I switched job from a big company to a much smaller company. I gained good technical skills at my previous job as it was one of the world's best product development company. However, I joined the current company as it had good reputation.

For the first few months, my coworkers treated me like a "master", so I had a very good time. However, my manager and other senior management began asking me to share my previous company's product methodology. I refused to disclose any details of my previous company's projects and instead offered to use my skills to complete any project that they would assign me.

They remained silent for a couple of months, but then stopped giving me projects. They instead asked me to guide other coworkers on their projects or to answer their technical questions. I fended this off for as long as possible, but after 5 months without any project, I complained about the managers to the highest level management. This complaint put an end to all the harassment and requests to answer technical questions. I also started getting assigned to projects, though they are mostly unimportant projects.

I decided to leave the company. Now my manager began giving me bad feedback, and nudged me to move to any other team within the company. This manager is the oldest employee in the company, and commands a lot of power within the company.


  1. When I move to another company, I need to provide this manager's reference. How much would this manager's feedback affect me at my new job?

  2. Why would the manager prefer that I switch teams than leave the company entirely?

  3. What is the best strategy to leave the company with a good reputation and good relationship?

  4. Is this situation I am facing common in the corporate world?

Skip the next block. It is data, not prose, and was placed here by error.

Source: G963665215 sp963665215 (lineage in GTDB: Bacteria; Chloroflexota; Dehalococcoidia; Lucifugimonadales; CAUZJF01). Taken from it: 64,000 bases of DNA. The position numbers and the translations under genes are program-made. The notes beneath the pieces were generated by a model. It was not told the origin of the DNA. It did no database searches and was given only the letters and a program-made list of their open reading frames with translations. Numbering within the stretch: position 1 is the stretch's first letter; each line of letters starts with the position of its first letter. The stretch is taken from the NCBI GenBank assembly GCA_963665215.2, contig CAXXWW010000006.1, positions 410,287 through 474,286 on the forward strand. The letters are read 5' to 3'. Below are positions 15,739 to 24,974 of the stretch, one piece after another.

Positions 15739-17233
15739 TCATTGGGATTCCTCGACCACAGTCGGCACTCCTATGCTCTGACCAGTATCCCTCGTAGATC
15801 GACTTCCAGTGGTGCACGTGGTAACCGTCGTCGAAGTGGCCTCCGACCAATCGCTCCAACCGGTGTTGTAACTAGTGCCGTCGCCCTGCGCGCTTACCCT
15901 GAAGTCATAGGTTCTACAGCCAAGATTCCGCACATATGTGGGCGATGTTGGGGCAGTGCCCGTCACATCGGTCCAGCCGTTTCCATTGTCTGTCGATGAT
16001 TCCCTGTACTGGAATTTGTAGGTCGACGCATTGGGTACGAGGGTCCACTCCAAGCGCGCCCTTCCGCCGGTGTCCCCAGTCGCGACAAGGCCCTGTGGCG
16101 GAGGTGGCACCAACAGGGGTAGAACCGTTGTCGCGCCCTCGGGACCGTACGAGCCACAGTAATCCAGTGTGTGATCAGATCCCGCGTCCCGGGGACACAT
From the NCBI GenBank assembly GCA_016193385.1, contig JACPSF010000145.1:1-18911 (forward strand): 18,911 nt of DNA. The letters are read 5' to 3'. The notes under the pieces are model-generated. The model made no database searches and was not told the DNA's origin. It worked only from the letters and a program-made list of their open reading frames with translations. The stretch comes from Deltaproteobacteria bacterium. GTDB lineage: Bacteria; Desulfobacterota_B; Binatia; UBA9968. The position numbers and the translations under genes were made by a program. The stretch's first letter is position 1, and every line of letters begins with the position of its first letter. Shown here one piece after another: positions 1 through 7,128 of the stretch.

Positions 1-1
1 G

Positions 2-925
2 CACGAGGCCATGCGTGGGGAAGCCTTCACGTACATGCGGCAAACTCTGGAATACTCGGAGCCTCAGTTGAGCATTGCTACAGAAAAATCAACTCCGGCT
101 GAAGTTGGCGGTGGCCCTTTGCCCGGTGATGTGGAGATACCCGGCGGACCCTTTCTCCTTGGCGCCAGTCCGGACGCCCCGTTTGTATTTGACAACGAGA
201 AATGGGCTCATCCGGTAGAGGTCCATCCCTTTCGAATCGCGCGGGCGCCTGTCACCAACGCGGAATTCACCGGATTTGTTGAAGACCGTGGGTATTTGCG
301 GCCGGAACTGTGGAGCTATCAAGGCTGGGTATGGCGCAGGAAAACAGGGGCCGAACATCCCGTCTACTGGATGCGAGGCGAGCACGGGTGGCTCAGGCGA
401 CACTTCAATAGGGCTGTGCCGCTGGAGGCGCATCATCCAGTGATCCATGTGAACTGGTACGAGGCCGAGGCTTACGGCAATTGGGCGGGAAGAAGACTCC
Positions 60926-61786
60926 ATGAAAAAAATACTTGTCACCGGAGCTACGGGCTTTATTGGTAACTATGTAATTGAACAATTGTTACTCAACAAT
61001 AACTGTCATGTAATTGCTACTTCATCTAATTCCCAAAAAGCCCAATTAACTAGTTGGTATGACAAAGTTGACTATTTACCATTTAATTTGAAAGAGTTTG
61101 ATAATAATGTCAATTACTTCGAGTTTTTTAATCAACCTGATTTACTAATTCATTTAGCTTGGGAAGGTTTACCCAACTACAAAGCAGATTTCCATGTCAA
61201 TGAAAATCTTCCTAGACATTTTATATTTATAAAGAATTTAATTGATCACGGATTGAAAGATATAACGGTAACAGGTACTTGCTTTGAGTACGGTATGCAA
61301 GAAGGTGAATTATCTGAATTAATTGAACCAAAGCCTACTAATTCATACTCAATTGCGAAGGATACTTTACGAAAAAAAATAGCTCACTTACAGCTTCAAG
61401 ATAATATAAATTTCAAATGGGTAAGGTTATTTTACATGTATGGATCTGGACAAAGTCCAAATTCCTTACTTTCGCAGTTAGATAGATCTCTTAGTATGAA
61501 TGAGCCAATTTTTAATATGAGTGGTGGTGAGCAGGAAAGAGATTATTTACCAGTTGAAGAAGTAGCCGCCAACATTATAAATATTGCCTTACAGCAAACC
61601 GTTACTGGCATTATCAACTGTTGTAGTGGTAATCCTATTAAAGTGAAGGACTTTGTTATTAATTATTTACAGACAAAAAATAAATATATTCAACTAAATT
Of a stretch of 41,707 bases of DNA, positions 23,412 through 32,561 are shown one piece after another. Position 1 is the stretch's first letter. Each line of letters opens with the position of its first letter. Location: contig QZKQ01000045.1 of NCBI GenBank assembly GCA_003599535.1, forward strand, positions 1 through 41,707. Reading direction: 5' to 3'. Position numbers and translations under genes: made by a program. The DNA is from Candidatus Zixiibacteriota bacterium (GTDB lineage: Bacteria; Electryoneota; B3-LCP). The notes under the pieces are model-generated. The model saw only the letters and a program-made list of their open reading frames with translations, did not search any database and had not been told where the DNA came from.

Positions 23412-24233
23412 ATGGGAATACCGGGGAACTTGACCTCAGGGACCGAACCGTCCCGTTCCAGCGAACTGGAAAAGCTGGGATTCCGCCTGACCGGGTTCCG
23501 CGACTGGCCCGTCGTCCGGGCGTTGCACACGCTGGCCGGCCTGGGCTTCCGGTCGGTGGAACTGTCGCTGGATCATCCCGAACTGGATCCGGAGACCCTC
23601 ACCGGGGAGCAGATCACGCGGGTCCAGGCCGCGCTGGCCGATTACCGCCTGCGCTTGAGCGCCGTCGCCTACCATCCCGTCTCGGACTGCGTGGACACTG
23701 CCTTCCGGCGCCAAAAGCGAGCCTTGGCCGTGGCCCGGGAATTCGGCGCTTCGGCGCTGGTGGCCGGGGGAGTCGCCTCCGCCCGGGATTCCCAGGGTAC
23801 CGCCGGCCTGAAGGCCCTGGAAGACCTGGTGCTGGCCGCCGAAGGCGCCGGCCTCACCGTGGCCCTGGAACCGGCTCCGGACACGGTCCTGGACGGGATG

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    Where are you from? India? – Gregory Currie Sep 29 '19 at 15:47
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    I'm wondering why you need a reference from your manager when you shift to another organisation. – Gregory Currie Sep 29 '19 at 15:49
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    Good luck getting meaningful answers then! Culture plays a bit part of what to expect in the workplace, and your location plays a bit part of the kind of information you need from your current employer when switching jobs. – Gregory Currie Sep 29 '19 at 15:54
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    @sharp FYI on an ethical standpoint your behaviour is fine. Whether or not your companies behaviour is common, ethical or even legal depends on culture and jurisdiction. Poaching employees themselves is fine, but what you're describing sounds more like industrial espionage to me which may well not be find and in fact be very illegal depending on where this is taking place. Hence why it'd be hard to answer the question without knowing the context (i.e. where this is taking place). – Cubic Sep 29 '19 at 16:23
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    By "product methodology" do you actually mean "trade secrets" - I don't see being asked to improve companies procedures using best practice from your previous employer as unusual – Neuromancer Sep 29 '19 at 22:59